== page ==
Osteokines in Rheumatoid Arthritis: Comparison
Please note this is a comparison between Version 2 by Jason Zhu and Version 1 by LUCAS FORNARI LAURINDO.
Osteokines are secreted by bone cells that possess effects locally in bones and systemically in other tissues and organs. They have endocrine, autocrine, and paracrine actions. In bones, osteocytes and osteoblasts are responsible for the secretion of osteokines through stimulation of several events, such as the mechanical stress from physical exercise. Osteokines exert healthy effects in increasing post-contraction glucose uptake in muscles through an insulin-dependent mechanism, influencing muscle contractility and mitochondrial biogenesis in the interior of muscle cells, reversing the decline in muscle function through the aging process, controlling phosphate homeostasis, influencing free fatty acids oxidation to produce energy, and mediating the transport of glucose transporters-4 (GLUT-4) from the cytoplasm to cell membranes. Among unhealthy effects, some osteokines can lead to the destruction and suppression of ectopic calcification of bones in addition to dysregulations in energy and phosphate homeostasis.
  • Rheumatoid arthritis
  • Osteoprotegerin
  • Osteokines

1. Introduction

Rheumatoid arthritis (RA) is a chronic systemic and autoimmune disease that affects approximately 1% of the world’s population. Being characterized mainly by persistent articular inflammation, this condition affects the synovial membranes of the joints, leading to joint destruction, loss of functions, and osteoarticular disabilities. In the disease’s progression, bone and cartilage are destroyed, which brings deformities to the patients [1,2,3][1][2][3]. Although RA is prevalent worldwide, its incidence is higher among women when compared to men, with an incident ratio of about two or three women to one man, respectively.
The physiopathology of RA is still not fully understood. However, many cells have been implicated in its development. In RA, the joint damage is driven principally due to the activity of proliferative synovial tissue fibroblasts, which are accompanied by neutrophils, monocytes, and T and B lymphocytes trafficking into the articular synovium. These cells are mainly pro-inflammatory, secreting many pro-inflammatory cytokines into the articular cavities [1,2][1][2].
Besides inflammation, oxidative stress (OS) also plays an essential role in the pathogenesis and progress of RA impairments. The excessive production of free radicals causes the oxidation of many different molecules in the human body, including articular. These events seem to be positive and extensively associated with augmented inflammation and accelerated joint destruction [3,4][3][4]. Due to its complex systemic definition, RA can also be associated with extra-articular manifestations, such as cardiologic, hepatic, pulmonary, digestive, ocular, dermatological, and neurological [5].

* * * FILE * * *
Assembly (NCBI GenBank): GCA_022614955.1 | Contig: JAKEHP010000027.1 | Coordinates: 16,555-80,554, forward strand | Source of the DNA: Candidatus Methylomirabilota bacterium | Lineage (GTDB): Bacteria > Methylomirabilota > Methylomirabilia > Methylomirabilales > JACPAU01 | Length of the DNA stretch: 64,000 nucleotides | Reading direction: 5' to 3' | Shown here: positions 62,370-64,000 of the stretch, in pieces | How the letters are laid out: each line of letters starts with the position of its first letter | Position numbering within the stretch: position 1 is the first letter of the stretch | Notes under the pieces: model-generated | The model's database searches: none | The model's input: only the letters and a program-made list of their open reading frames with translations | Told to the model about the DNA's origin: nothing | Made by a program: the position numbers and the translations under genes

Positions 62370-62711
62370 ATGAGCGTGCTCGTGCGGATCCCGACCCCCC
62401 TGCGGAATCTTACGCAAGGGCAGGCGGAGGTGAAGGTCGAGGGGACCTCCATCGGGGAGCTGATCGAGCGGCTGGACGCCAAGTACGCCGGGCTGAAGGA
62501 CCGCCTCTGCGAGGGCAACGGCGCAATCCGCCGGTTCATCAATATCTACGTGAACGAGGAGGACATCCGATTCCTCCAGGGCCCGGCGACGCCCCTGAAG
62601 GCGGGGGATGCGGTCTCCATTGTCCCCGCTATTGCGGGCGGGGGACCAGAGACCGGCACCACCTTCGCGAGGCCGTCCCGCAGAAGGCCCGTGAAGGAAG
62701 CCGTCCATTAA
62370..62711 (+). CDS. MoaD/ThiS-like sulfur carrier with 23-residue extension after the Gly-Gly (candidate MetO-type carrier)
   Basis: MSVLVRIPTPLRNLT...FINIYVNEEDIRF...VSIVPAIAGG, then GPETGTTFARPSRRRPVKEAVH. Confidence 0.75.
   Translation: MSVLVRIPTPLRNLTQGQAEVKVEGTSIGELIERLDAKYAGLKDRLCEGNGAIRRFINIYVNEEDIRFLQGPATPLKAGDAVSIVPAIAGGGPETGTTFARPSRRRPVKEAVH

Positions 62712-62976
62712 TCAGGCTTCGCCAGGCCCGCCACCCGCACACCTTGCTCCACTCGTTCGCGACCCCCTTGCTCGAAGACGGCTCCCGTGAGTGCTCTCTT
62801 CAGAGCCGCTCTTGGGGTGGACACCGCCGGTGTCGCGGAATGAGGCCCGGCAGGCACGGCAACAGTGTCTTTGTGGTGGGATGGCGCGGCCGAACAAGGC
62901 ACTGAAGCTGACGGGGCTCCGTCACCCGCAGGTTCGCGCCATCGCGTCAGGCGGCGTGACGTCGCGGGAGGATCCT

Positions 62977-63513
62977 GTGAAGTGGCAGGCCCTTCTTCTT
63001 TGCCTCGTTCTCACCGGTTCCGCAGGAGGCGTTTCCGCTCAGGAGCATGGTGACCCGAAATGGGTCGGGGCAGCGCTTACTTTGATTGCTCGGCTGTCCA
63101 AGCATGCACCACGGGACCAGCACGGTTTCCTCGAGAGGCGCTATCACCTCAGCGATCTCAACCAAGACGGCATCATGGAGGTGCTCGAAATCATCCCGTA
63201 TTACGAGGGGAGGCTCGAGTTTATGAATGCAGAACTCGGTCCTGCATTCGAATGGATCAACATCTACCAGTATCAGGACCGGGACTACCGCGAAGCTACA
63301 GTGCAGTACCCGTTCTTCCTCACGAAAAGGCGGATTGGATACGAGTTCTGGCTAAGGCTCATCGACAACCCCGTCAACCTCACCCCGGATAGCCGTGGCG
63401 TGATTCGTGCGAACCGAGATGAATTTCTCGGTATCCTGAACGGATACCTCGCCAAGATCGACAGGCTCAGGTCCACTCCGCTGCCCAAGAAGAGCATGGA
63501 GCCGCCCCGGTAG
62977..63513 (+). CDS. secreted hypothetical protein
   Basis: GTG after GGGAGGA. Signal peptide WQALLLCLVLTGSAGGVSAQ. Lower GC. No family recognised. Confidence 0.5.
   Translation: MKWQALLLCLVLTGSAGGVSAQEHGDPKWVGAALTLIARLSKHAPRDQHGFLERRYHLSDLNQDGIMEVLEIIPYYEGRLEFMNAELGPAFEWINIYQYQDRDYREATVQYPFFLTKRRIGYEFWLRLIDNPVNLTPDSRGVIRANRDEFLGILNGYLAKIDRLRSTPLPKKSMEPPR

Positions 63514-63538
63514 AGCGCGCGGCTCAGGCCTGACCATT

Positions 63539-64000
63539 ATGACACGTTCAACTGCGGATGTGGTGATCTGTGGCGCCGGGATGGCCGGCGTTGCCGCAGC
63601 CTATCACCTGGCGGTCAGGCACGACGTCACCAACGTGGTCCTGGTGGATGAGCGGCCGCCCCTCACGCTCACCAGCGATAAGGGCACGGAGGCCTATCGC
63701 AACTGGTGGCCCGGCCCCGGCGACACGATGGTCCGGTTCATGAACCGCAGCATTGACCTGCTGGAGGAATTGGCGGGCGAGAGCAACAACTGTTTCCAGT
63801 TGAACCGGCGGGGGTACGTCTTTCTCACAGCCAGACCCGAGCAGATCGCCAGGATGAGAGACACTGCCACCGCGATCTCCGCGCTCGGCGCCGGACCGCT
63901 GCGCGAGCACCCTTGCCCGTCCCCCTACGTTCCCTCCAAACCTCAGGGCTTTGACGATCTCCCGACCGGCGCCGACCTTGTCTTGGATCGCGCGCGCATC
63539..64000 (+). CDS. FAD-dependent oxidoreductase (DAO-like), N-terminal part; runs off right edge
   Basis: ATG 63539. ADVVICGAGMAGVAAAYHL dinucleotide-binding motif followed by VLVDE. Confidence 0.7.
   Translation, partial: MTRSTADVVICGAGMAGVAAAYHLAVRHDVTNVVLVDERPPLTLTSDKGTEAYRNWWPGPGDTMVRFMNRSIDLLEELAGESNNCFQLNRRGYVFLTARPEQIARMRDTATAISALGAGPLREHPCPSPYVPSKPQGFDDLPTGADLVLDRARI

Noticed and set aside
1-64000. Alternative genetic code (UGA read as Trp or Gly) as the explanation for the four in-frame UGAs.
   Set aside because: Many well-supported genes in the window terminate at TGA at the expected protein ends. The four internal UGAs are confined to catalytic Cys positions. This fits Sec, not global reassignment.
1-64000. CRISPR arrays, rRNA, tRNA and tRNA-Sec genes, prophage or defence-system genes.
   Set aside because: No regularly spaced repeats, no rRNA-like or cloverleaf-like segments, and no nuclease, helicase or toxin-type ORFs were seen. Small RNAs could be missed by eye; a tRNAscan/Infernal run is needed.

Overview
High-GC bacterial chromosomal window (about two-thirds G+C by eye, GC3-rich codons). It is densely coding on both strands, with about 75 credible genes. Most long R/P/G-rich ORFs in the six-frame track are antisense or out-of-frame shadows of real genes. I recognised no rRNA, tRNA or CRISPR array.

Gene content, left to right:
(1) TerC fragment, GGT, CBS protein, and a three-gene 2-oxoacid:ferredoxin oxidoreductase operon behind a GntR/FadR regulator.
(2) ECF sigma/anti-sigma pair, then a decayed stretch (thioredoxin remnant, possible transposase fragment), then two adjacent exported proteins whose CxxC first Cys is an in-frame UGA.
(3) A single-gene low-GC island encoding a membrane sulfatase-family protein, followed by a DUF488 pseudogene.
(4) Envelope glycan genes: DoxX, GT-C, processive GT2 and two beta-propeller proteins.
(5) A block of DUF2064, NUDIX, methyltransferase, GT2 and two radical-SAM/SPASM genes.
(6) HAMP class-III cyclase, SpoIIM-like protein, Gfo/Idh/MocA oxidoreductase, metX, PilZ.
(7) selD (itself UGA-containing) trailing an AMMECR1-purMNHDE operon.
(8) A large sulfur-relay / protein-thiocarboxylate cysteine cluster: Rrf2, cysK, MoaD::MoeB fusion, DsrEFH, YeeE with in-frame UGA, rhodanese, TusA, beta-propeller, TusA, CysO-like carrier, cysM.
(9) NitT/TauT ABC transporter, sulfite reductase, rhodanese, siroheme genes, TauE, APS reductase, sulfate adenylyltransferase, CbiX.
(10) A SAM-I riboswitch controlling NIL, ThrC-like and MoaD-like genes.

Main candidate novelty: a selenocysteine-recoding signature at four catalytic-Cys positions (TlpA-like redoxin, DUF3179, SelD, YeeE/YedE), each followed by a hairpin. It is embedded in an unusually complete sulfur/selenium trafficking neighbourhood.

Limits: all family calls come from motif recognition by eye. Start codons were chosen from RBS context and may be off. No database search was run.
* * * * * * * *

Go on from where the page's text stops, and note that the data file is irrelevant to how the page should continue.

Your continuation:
2. Osteoprotegerin

Osteoprotegerin (OPG) is a soluble glycoprotein, a tumor necrosis factor receptor superfamily member. OPG is secreted by several cell types, such as osteoblasts, peripheral blood lymphocytes, endothelial cells, and vascular smooth muscle cells, and presents an important role in metabolism, being inversely proportional to adiposity and obesity. Inhibition of bone resorption is its most evident effect [51,52,53,54][6][7][8][9].
Osteoblasts secrete RANKL, directly proportional to the inflammatory marker CRP and promoted by inflammatory cytokines. RANKL binds to its receptor, nuclear factor κB receptor activator (RANK) on osteoclasts and monocytic osteoclast precursor cells, resulting in a stimulation of osteoclastic bone loss. The RANK link with RANKL is the main factor of bone destruction in inflammatory arthritis [52,55,56,57,58][7][10][11][12][13].
OPG has a protective effect on bone destruction and negatively regulates osteoclastogenesis by preventing RANK-RANKL binding by associating with RANKL, inhibiting osteoclast differentiation and activation, and increasing osteoclast apoptosis. As RANKL and OPG are the ultimate effectors of osteoclastogenesis, the ratio of RANKL to OPG in the bone marrow microenvironment is a key determinant of the rate of osteoclastic bone resorption. The balance between RANKL and OPG determines the degree of proliferation and osteoclast activity and reflects local bone loss around joints caused by inflammation. A low OPG/RANKL ratio is present in patients with RA compared to healthy patients and is associated with increased radiographic damage and joint and bone destruction in RA. In this sense, the RANKL/OPG relationship plays an essential role in regulating bone homeostasis in RA, and changes in this relationship may be a protective mechanism against accelerated bone loss in RA [47,51,52,53,55,56,57,58,59,60,61,62,63,64,65,66,67,68,69][6][7][8][10][11][12][13][14][15][16][17][18][19][20][21][22][23][24][25].